Update: ESEA co-founder Craig "Torbull" Levine has responded with a more official statement, posted to the ESEA news page. He admits they were testing Bitcoin integration, to "determine whether it was a feature that we might want to add in the future." Ultimately, Torbull says, they decided against it.



He goes to claim that "an employee who was involved in the test has been using the test code for his own personal gain since April 13, 2013."



"The owners and management at ESEA all apologize to each of you that were impacted by the recent events and intend to make things right," Torbull continues. "ESEA has issued a free month of ESEA Premium to all of our community members who were enrolled in Premium for the month of April. We also ask anyone who has experienced any physical damage to their computers to open an ESEA support ticket.



"In an effort to maintain complete transparency, we have released all of the Bitcoin wallet addresses as well as data dumps of the wallets themselves. The value of the mined Bitcoins was $3,713.55 and ESEA will be donating 100% of the $3,713.55 to the American Cancer Society. ESEA will also match 100% of this amount for a total of $7,427.10 donated. ESEA is also increasing the Season 14 League prize pot by $3,713.55."



Original Story: Multiplayer eSports network ESEA was found to have malware in its anti-cheat client, which used users' graphics cards to mine for Bitcoins. Information about the exploit was posted to the ESEA's forums by user "ENJOY ESEA SHEEP", who found he had been unwittingly farming Bitcoins for someone in the community after noticing excessively high idle GPU usage.



Mining is the legitimate, and deliberately system-intensive process of adding transaction records to Bitcoin's public ledger - generating Bitcoins for the miner in the process. The ESEA client had been pooling the GPUs of users in order to generate more money for wallets held by ESEA staff.



ESEA co-founder Eric ‘lpkane’ Thunberg responded to the accusation, initially claiming it was a mistakenly released April Fool's joke. His first statement is kind of amazing:



"Lol that got aggressive quickly.



"Back towards the end of march, as BTC was skyrocketing, Jaguar and I were talking about how cool it would be if we could use massive amounts of GPUs logged into the client to mine.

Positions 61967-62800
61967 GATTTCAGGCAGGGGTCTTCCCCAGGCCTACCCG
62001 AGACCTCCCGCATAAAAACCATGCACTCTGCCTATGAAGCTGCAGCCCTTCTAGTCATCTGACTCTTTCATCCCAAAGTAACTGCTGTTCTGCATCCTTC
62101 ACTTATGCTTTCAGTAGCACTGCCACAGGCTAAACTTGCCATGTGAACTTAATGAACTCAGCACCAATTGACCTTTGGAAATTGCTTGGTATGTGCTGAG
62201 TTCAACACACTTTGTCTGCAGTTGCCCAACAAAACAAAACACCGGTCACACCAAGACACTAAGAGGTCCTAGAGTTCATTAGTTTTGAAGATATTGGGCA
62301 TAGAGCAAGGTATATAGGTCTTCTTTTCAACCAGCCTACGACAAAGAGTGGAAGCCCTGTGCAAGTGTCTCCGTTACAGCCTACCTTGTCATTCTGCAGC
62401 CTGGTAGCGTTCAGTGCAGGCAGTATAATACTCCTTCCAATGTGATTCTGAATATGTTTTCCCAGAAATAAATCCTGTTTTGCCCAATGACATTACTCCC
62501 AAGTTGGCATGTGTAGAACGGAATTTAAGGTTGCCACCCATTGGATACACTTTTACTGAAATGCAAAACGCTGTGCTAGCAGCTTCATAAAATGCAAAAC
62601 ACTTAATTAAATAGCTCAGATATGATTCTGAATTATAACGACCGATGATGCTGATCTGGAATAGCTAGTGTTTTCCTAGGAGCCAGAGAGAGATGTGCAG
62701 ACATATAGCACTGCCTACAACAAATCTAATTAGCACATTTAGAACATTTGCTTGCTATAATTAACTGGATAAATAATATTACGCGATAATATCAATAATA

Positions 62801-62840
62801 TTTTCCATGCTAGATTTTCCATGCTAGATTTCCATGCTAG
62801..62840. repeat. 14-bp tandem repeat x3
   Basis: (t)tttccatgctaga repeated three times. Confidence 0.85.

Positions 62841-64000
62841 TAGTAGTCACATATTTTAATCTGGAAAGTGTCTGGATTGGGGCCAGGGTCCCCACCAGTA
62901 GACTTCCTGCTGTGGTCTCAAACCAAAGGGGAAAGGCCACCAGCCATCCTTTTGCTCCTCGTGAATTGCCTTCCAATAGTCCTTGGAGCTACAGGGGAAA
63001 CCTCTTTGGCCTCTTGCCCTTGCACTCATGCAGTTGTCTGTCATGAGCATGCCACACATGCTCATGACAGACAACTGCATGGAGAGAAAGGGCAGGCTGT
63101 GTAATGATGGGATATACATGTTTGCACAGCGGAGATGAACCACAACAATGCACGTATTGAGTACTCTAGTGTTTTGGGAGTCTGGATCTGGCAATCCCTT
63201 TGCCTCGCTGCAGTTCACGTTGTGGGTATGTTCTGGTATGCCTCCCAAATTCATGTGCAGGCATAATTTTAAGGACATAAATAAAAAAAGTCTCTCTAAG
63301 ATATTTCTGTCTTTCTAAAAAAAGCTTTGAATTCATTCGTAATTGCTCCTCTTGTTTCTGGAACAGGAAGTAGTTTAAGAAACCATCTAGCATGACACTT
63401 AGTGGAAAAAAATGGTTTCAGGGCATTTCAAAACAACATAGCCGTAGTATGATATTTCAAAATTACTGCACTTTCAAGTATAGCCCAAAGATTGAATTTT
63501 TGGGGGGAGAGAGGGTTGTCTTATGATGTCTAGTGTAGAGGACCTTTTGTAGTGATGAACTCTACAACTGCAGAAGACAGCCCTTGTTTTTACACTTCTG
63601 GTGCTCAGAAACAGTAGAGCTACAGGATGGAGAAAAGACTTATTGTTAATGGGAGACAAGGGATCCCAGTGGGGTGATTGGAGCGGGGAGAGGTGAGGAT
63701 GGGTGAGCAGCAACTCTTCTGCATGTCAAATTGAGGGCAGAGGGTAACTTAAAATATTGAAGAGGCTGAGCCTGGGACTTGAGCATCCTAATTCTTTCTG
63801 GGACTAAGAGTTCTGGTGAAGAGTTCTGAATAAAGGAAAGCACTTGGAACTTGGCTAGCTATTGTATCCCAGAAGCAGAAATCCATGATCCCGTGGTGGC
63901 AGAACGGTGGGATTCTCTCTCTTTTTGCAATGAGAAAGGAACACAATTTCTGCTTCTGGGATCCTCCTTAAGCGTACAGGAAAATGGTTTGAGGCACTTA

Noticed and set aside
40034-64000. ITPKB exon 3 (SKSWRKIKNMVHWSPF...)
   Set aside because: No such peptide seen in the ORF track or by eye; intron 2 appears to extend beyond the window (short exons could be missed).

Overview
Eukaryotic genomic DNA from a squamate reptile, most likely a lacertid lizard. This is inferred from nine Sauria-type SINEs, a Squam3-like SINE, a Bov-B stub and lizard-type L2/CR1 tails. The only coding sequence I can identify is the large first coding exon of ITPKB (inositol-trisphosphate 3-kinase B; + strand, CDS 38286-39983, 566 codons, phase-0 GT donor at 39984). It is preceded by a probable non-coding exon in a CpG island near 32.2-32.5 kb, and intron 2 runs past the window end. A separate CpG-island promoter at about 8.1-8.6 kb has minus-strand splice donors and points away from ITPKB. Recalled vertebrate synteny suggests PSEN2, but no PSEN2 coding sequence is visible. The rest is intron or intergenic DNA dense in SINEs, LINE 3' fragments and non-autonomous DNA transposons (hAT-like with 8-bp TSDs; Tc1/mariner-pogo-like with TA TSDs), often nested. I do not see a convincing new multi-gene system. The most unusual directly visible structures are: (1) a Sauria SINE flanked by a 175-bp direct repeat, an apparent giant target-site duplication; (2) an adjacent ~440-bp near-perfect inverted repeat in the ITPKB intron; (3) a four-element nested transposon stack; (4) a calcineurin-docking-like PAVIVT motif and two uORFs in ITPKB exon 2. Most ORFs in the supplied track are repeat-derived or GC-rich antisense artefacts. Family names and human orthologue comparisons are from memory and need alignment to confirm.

"We went back and forth about it, considered doing something for April fools, didn't get it done in time, and eventually elected to put some test code in the client and try it on a few admin accounts, ours included.



"We ran the test for a few days on our accounts, decided it wasn't worth the potential drama, and pulled the plug, or so we thought.



"Fast forward to 48 hours ago, a fuck up in the client server results in a restart which results in a setting getting changed which enables it for all idle users, and here we are."



Thunberg claimed the combined efforts of ESEA users' unaware mining netted them roughly 2BTC, or $280, which he promised would be put towards the Season 14 prize pot.



He returned with a second statement a few hours later, after users pointed out that anti-viruses had been flagging the client for longer than the claimed 48 hours. He admits the mining had been part of the client since 14th April, and that the overall money mined totaled $3,602.21, before going to say:



"So first the bad news, this is way more shady than I originally thought, and as the person who is ultimately responsible for everything it's 100% my fault.



"Now the good news, as of the client update released in the last hour, all the BTC stuff is out which should solve the GPU and AV warnings."



Thunberg once again promised to use the now substantially higher total as part of the Season 14 prize pot, and that - as recompense for the additional strain that's been placed on user's GPUs - would gift a free one month Premium code for Premium account holders. He finished by saying, "once again, our bad, thanks for keeping us honest."



Thanks, Cadred and PCGamesN.
PC Gamer
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title="Permanent Link to Poker Night 2 brings a new set of wisecrackers to the table">Poker Night 2







Who told you that Adult Swim cartoon characters, ditzy cyberpunk robots, and a cuddly rabbit-and-dog detective team couldn't live together in harmony? Because if today's Poker Night 2 release is anything to go by, they totally can. Well, as harmoniously as a bunch of wisecracking jerks can get on while competing ruthlessly for assorted unlockable items, anyway. Check out the new cast of players in the trailer - and we've got a list of the prizes up for grabs, too.







Brock Samson from the Venture Bros squares off against Borderlands' plucky Claptrap, while Ash Williams from Army of Darkness and the notorious Sam and Max are all plotting your defeat. Oh, and just to make your "Omaha Hold 'em" losses against these fictional smartasses all the more devastating, your dealer is the soul-crushing GLaDOS.



The prizes are based on your platform of choice, so us PC gamers will be aiming to outfit ourselves in these stylish Borderlands 2 and Team Fortress 2 items. Because look: you're nowhere near striking fear in your foes' chests unless your Mechromancer is wearing a perpetually grinning Max Mask. There are also numerous in-game unlocks to be had, such as themed poker tables and chips. I hope Max's face is slapped on everything.



For just a fiver, Telltale's Poker Night 2 is available today on Steam.